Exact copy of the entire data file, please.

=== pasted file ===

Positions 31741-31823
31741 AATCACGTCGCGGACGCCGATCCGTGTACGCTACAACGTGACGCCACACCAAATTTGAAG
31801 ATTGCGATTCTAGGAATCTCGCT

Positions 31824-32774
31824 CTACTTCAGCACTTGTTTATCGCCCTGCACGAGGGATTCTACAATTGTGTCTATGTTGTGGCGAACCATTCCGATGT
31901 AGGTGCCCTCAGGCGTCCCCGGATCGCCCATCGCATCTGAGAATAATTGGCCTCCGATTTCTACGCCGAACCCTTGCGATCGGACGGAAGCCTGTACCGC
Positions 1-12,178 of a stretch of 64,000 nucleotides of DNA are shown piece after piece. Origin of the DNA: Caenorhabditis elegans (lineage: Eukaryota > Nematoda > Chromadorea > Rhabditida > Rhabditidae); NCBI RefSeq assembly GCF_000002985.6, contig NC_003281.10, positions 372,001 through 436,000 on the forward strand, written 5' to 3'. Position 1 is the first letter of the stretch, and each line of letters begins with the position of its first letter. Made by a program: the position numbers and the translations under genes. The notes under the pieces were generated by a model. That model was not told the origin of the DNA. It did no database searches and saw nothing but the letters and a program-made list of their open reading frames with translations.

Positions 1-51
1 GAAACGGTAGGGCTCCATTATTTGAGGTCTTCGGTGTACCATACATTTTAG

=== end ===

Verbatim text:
Positions 31741-31823
31741 AATCACGTCGCGGACGCCGATCCGTGTACGCTACAACGTGACGCCACACCAAATTTGAAG
31801 ATTGCGATTCTAGGAATCTCGCT

Positions 31824-32774
31824 CTACTTCAGCACTTGTTTATCGCCCTGCACGAGGGATTCTACAATTGTGTCTATGTTGTGGCGAACCATTCCGATGT
31901 AGGTGCCCTCAGGCGTCCCCGGATCGCCCATCGCATCTGAGAATAATTGGCCTCCGATTTCTACGCCGAACCCTTGCGATCGGACGGAAGCCTGTACCGC
Positions 1-12,178 of a stretch of 64,000 nucleotides of DNA are shown piece after piece. Origin of the DNA: Caenorhabditis elegans (lineage: Eukaryota > Nematoda > Chromadorea > Rhabditida > Rhabditidae); NCBI RefSeq assembly GCF_000002985.6, contig NC_003281.10, positions 372,001 through 436,000 on the forward strand, written 5' to 3'. Position 1 is the first letter of the stretch, and each line of letters begins with the position of its first letter. Made by a program: the position numbers and the translations under genes. The notes under the pieces were generated by a model. That model was not told the origin of the DNA. It did no database searches and saw nothing but the letters and a program-made list of their open reading frames with translations.

Positions 1-51
1 GAAACGGTAGGGCTCCATTATTTGAGGTCTTCGGTGTACCATACATTTTAG